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F.C.’s ‘Woodbrook’ Windmill Tells 120 Years of Stories

Residents Arthur & Merelyn Kaye Call Fowler House ‘Home’

windmillWhen Arthur and Merelyn Kaye purchased their home at 1011 Fowler Street – fully equipped with a functional windmill – in Falls Church in 1972, they were unaware of the deep history that the house had prior to their purchase. It was instead the rustic charm and aesthetic appeal of an old home that drew them in.

 

Residents Arthur & Merelyn Kaye Call Fowler House ‘Home’

 

windmill

THOUGH UNUSED, the windmill at 1011 Fowler Street in Falls Church remains fully operable since 1890. (Photo: News-Press)

When Arthur and Merelyn Kaye purchased their home at 1011 Fowler Street – fully equipped with a functional windmill – in Falls Church in 1972, they were unaware of the deep history that the house had prior to their purchase. It was instead the rustic charm and aesthetic appeal of an old home that drew them in.

The 120-year-old house built in 1890 is among the 47 oldest structures in the City of Falls Church. When the property was bought by Gustav C. Hertz in 1928, it consisted of 18.5 acres, the majority of which was uncut woodland and included a section of Tripp’s Run.

The house now sits on a 0.75 acre plot, which is “pretty unique for Falls Church,” Arthur said.

Upon purchasing the property, the Hertz family gave it the name “Woodbrook.”

Gustav’s wife, Lois Crane Hertz, had a brief career as an actress, starring in the little-known Douglas Fairbanks comedy “Officer 666” in 1914. Crane street, not far from Fowler Street, was named after her. When she died in 1938, Gustav began renting out Woodbrook while retaining a room for himself.

One of Gustav’s tenants in the 1940s was Charlton MacVeagh, an employee of J.P. Morgan. MacVeagh was frequently visited by Nelson Rockefeller, 41st Vice President of the United States under President Gerald Ford. Rockefeller often came to Woodbrook on weekends, where he took on wood chopping duties as a form of exercise.

The propety’s windmill is designed to pump water from the well up to a large cistern in the attic, which is then gravity-fed to various locations in the house to give them running water. It was used until the 1930s, when city water became available and the windmill was no longer necessary.

Despite it remaining unused with the well mostly empty, the Kayes have made a point to keep the windmill functional.

The barn at the Woodbrook house is one of the few remaining in Falls Church. It is connected to the attic and includes a room and a privy for a stable boy.

Though it is unknown specifically how the barn was used before the late 1920s, the family that purchased it after that kept only horses and ponies in it, though it is suited for a wide range of animals.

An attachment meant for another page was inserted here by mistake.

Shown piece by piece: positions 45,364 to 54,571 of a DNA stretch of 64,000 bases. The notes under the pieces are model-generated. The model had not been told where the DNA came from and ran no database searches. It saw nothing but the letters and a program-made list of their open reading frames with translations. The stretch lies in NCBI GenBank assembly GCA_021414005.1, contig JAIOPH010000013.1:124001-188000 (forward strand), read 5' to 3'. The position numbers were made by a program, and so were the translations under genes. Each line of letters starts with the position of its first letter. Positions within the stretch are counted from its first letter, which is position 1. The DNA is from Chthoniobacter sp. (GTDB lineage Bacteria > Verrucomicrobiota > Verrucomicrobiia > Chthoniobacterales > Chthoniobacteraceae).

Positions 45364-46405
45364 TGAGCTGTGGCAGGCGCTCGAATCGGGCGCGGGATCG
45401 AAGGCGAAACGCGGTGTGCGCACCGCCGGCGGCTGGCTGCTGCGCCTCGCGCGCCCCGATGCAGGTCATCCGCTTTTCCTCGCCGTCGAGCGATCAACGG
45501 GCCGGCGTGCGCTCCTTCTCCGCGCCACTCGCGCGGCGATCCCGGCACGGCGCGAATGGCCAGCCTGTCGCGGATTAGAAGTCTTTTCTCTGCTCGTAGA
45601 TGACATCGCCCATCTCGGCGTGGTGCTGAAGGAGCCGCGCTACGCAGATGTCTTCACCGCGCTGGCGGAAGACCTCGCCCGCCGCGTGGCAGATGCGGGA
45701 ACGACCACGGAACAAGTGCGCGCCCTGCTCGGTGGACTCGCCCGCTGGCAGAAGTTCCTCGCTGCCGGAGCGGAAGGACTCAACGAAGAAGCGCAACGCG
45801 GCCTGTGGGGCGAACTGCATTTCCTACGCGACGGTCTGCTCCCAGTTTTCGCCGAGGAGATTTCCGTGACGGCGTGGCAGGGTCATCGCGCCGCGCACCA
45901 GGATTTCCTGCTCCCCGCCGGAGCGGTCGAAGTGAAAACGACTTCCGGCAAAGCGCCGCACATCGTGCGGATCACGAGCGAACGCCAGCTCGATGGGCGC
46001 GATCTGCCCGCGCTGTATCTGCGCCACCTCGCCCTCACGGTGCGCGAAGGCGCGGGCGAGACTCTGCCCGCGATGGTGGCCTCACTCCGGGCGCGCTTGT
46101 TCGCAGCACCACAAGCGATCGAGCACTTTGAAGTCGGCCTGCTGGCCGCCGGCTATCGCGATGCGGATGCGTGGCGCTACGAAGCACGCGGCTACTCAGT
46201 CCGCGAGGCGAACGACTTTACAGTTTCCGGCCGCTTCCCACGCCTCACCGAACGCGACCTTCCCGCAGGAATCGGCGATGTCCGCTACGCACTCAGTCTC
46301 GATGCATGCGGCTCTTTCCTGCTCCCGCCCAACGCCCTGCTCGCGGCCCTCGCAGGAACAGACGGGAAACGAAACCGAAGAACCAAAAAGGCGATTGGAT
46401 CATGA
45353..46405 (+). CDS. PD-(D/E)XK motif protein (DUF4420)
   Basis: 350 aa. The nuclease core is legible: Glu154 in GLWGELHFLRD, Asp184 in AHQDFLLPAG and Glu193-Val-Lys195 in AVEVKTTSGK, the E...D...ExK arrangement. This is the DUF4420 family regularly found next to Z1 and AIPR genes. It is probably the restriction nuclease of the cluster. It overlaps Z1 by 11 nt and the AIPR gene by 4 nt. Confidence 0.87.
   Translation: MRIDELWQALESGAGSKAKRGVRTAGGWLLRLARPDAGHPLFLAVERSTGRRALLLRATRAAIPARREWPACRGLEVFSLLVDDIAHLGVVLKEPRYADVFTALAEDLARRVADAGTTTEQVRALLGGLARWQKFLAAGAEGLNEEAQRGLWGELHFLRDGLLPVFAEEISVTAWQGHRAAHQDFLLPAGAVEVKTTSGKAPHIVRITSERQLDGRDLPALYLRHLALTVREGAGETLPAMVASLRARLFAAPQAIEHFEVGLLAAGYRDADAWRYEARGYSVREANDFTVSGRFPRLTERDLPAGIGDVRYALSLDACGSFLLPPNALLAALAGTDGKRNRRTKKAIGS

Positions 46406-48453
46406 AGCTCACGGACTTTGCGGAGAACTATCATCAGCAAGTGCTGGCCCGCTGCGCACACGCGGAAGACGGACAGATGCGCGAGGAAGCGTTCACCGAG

Another classic characteristic of Woodbrook are the tall ceilings, which were an essential part of keeping homes cool in hot climates before electricity. The house boasts a staircase at both the front and rear leading up to the second floor, a trait few modern houses have.

After the Hertz family, the property saw a few owners before the Kayes purchased it in the 70s. Merelyn, who works as a real estate agent, was once active in historic Falls Church and used to specialize in old properties. However, her interest in historic Falls Church was not the only factor in the Kayes’ decision to buy the property.

Arthur said they used to live in another house in the neighborhood and always admired Woodbrook. Along with the aesthetic appeal of the home, he’s noticed another innate characteristic of the “Woodbrook” house — its spook factor.

“It really lends itself to Halloween. The kids are always afraid to come up to the house,” said Arthur.

For the most part, the Kayes have left “The Woodbrook” as it was when they purchased it. Even the cistern, which was turned upside down when they moved in, has not been moved. When they moved in, they even had to undo some modifications that others had made to the house.

“One of the previous owners put up aluminum siding over the original siding,” Arthur said.

Preferring the rustic look the house had before the aluminum siding was put up, the Kayes tore it off to reveal the house’s original thick wood siding.

All other work on the house has been for purely restorative purposes. According to Arthur, a tree fell on the windmill and broke it in the late 90s. The barn sustained damage over time as well, now missing the large sliding door that was once there. However, the metal frame of the door remains as a testament to Woodbrook’s resilience.

When the windmill broke, the Kayes knew what had to be done.

“We have an obligation to this property. When the windmill broke, we said ‘We don’t care what it costs, it’s going to get restored,’” Arthur said.

The Kayes hired a group of Amish men to come and fix the windmill. While repairing the windmill, the workers determined from a missing part that it had been constructed prior to the 20s.

A part that was standard in almost all windmills constructed after the 20s was not on the “Woodbrook” Windmill.

After living in the house for nearly forty years, the Kayes have no plans to leave “Woodbrook.”

“When I show someone an old house, I try to convey to them that to live in an old house this noteworthy is a feeling of pride,” Arthur said. “People walk by your home and make comments about it. It just makes you feel good to live there.”

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